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State sweeping shuttered buildings for medical records after questions from FOX Undercover

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FOX UNDERCOVER (MyFoxBoston.com) -- State officials are ordering a sweep of abandoned buildings in their care after FOX Undercover raised questions about private medical records of disabled patients and students found inside shuttered institutions.

The order today from Massachusetts Health and Human Services Secretary John Polanowicz is a reversal from the state's earlier insistence that all private medical records were removed when patients were moved out of the buildings.

The records were discovered by urban explorers, people who break into boarded up institutions and often post videos and photographs of their exploits online.

FOX Undercover began investigating after hearing from the parent of a teenager who broke into the former Paul A. Dever State School, an institution in Taunton that housed developmentally disabled students until it closed in 2002.

The teen said he found hundreds of patient records inside one of the buildings, including an admission card he gave to FOX Undercover that showed a student's name, date of birth, home address and parents' names. The student was nine years old when admitted in 1965.

The patient lived most of his life in the Dever School but, along with his parents, has since died. His brother declined to be interviewed but said he was "concerned" that the record was left behind.

The school was run by the state agency now called the Department of Developmental Services, or DDS. A spokesman for DDS at first insisted there were no files in its abandoned buildings. But hours later, officials visited Dever and the state conceded records were still there.

"Why did you miss the admission cards?" Beaudet asked Rick O'Meara, a DDS regional director.

"I don't know how we missed it, but there were 24 buildings and the buildings are in quite a bit of disarray," O'Meara replied.

"First the office says no records still in there. Now you're saying there are records. Why the change?" Beaudet asked him.

"Well that was our belief," O'Meara replied. "We really spent a lot of time of effort and resources to go through all those buildings for these records."

"But it seems like you didn't do enough?" Beaudet asked.

"Well apparently not," O'Meara replied.

FOX Undercover reporter Mike Beaudet interviewed an urban explorer who said he has found hundreds of private records in various state institutions, records he says "definitely" should have been moved.

"I have found plenty of information, personal information, medical records," said the urban explorer, who spoke on the condition he not be identified. "The first time I came across it, it was kind of a shocker… I would have thought they would have at least been moved to an active facility, some secure facility."

The urban explorer provided pictures of files full of records at several former state-run mental hospitals. But an official at the Department of Mental Health suggested no records were left behind.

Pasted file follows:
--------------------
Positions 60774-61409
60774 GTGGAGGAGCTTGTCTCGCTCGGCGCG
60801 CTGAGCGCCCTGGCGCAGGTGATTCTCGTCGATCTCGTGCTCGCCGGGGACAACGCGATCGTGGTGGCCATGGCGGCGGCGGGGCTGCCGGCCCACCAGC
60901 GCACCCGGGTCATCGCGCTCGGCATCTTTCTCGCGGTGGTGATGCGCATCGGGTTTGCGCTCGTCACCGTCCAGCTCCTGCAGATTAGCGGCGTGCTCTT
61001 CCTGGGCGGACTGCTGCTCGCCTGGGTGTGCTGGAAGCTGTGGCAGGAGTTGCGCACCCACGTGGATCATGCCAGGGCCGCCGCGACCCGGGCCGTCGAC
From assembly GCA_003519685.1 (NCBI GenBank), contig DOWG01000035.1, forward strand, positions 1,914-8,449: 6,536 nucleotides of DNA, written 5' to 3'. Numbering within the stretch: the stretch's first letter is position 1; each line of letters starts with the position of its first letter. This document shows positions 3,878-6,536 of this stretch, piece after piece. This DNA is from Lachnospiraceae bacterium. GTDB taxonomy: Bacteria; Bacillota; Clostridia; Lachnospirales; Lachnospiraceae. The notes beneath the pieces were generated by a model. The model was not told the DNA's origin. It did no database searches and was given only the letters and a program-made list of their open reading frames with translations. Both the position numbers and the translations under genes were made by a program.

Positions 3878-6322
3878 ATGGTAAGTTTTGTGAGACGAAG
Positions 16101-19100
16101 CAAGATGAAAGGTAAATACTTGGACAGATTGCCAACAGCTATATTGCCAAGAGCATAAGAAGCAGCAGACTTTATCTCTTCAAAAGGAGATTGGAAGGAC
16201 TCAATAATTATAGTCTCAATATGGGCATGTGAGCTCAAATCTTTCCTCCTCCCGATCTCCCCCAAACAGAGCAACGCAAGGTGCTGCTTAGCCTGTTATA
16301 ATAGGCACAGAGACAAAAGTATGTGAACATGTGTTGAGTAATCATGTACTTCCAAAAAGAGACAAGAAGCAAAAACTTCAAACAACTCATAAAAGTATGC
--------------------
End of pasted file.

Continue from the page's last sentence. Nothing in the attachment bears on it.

"The department does I think a tremendous job in securing medical records, patient records when we close buildings," said Clifford Robinson, deputy commissioner at the Department of Mental Health.

While urban explorers tout their work online, Robinson criticized the practice as criminal trespassing.

"They're trespassing on state property. They're stealing things or using things that don't belong to them," he said.

Robinson has been with the department for nearly 30 years, and despite evidence to the contrary, insists the state has not left medical records in the buildings.

"I have been in the Department of Mental Health when we closed Metropolitan State Hospital (in Waltham), Danvers State Hospital, Medfield State Hospital, Westborough State Hospital… and it has not been an issue," he said.

But pictures of records in Metropolitan, Danvers and Westborough state hospitals were provided to us and are readily available online. Some of the hospitals, including Danvers, have since been torn down or renovated, but others remain abandoned.

"It seems like the state should be doing more if these people are able to get access to this stuff," Beaudet asked Robinson.

"I can only emphasize the things that we do to secure (records)," he replied.

"But it doesn't seem like it's enough if these people get these records?" Beaudet asked. "Bottom line, people are breaking in. It is a hobby for these urban explorers, as they call themselves. So why not just get everything out of there?"

"Well it may be a hobby for the urban explorers but in our view it's a crime they're committing," Robinson replied.

"But why leave any records in there at all?" Beaudet asked again.

"Like I said, we do everything in our power to ensure that medical records, client records are not in places where people can get them," Robinson replied.

But his counterpart at the agency that cares for the developmentally disabled, in an interview the next day, admitted there was cause to be worried.

"Are you concerned that personal information got into the wrong hands?" Beaudet asked O'Meara.

"Oh absolutely," O'Meara replied.

 

 

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